|Town/Region||Kibale National Park|
|Categories||Communities, Conflict, Elephants, Mammals, Primates|
|Date||25 May 2018|
Human-wildlife conflict is the greatest threat to the successful conservation of biodiversity around Kibale National Park, Uganda. One of the main sources of conflict is crop raiding. Crop raiding occurs when wild animals from the park eat and/or trample crops in the surrounding agricultural fields causing subsistence farmers to suffer extreme losses of food security. Crop raiding species risk death or injury by farmers who are protecting their food supply or later during retaliatory events. For example, chimpanzees and other animals continue to suffer snare injuries despite ongoing snare removal programs in the park because farmers set snares in their gardens, which injure animals while they are crop raiding. Also, several elephants have been killed in recent years and various species of monkeys are regularly killed when they are found eating people's crops. Furthermore, community members have little interest in supporting conservation initiatives because of this on-going human-wildlife conflict. As local community members working as research assistants in the park, we have seen both sides of this conflict and have watched as tensions have grown between local people and wildlife. We thus implemented a community-based conservation project that focuses on sustainable land-use changes that reduce crop raiding and improve conservation efforts.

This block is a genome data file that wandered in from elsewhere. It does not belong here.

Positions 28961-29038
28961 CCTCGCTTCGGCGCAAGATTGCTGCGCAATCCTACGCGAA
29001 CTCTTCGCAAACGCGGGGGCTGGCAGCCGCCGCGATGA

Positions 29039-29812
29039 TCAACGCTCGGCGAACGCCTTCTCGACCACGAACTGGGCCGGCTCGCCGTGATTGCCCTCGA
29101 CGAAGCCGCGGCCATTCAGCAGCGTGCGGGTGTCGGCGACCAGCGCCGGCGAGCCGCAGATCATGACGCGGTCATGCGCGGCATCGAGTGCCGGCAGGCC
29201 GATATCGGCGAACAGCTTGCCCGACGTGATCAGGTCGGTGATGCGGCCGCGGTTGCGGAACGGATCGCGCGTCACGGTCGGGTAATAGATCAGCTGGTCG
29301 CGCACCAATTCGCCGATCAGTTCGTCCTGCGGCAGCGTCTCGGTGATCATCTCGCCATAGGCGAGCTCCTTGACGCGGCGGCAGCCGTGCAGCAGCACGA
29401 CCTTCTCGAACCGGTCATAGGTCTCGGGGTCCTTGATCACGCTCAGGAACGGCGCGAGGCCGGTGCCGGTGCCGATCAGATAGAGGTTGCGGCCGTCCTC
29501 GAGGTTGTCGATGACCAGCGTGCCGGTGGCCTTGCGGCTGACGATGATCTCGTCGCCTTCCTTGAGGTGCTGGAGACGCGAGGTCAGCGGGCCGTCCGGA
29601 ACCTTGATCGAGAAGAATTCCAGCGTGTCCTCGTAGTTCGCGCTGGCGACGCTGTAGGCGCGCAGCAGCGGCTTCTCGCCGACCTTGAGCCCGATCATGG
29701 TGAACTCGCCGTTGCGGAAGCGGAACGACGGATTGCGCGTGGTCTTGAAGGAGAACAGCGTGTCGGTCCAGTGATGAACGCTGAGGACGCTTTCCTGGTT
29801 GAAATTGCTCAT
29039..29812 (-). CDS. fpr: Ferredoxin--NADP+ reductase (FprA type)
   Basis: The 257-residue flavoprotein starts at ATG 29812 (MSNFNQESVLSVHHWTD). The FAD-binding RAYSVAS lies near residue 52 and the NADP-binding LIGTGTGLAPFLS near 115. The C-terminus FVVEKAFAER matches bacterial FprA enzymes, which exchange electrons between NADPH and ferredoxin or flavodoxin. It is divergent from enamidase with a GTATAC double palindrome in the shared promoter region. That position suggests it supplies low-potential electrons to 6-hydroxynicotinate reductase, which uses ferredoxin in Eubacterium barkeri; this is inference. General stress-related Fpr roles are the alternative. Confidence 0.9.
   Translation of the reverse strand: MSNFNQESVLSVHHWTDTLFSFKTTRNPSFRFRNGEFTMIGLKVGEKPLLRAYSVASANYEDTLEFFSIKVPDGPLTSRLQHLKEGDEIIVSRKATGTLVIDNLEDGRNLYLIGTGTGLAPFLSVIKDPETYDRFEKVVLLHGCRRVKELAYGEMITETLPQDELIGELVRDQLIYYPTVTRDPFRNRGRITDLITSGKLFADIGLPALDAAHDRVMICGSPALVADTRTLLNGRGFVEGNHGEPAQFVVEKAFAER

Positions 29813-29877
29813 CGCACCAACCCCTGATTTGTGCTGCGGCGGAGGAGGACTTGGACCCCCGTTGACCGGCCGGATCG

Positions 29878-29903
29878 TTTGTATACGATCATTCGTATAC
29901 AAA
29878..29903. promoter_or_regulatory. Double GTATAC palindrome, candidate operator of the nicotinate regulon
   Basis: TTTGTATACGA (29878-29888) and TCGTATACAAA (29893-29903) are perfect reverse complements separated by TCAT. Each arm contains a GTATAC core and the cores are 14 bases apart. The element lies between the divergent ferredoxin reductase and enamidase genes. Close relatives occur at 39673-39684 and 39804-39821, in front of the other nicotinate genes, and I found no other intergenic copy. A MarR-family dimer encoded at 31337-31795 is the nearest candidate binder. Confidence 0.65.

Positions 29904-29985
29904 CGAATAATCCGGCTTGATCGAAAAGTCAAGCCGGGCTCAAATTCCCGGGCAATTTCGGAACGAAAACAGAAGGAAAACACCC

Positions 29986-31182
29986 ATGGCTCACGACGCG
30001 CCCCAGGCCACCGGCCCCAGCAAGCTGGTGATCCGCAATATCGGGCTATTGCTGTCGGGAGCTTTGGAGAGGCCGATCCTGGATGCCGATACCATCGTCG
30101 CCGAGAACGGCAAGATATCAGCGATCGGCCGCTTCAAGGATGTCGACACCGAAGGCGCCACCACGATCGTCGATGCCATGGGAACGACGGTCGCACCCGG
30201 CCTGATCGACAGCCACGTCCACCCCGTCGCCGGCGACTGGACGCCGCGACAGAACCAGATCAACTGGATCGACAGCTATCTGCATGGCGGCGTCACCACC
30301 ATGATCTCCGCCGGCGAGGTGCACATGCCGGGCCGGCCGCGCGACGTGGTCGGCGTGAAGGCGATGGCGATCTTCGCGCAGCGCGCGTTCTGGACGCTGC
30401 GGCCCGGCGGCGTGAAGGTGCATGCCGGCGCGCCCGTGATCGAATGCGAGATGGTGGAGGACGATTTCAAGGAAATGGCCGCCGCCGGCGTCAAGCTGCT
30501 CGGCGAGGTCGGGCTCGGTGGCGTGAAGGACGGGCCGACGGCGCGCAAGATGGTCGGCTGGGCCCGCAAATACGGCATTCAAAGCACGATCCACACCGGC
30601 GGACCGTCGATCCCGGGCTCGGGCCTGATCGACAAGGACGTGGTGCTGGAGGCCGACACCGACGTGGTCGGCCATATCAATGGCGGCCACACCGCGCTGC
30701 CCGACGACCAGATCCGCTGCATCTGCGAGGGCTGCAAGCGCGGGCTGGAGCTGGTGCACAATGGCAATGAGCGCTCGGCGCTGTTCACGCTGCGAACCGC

We identified four strategies to reduce crop raiding and improve attitudes towards wildlife – maintaining a trench at the boundary of the park, establishing fences of beehives in areas where the trench cannot be maintained, planting tea as a buffer crop, and growing garlic as a cash crop to offset the losses incurred from crop raiding. We began testing these strategies in four communities along the border of the park. Each participant takes ownership of their role in the project, which we hope will make them feel strongly about conserving the habitat and animals. Communities that are maintaining the trench and keeping fences of bee hives in the swampy areas have successfully reduced the rates that elephants are crop raiding.
Additionally, farmers who maintain their garlic crop have begun to make a profit from selling the garlic. Unfortunately, we are still working to improve the plan for growing tea. Expanding the project and working on the tea farming is the next focus of our work.
Read about Moses' previous project https://www.rufford.org/projects/moses_kugonza or for more information contact: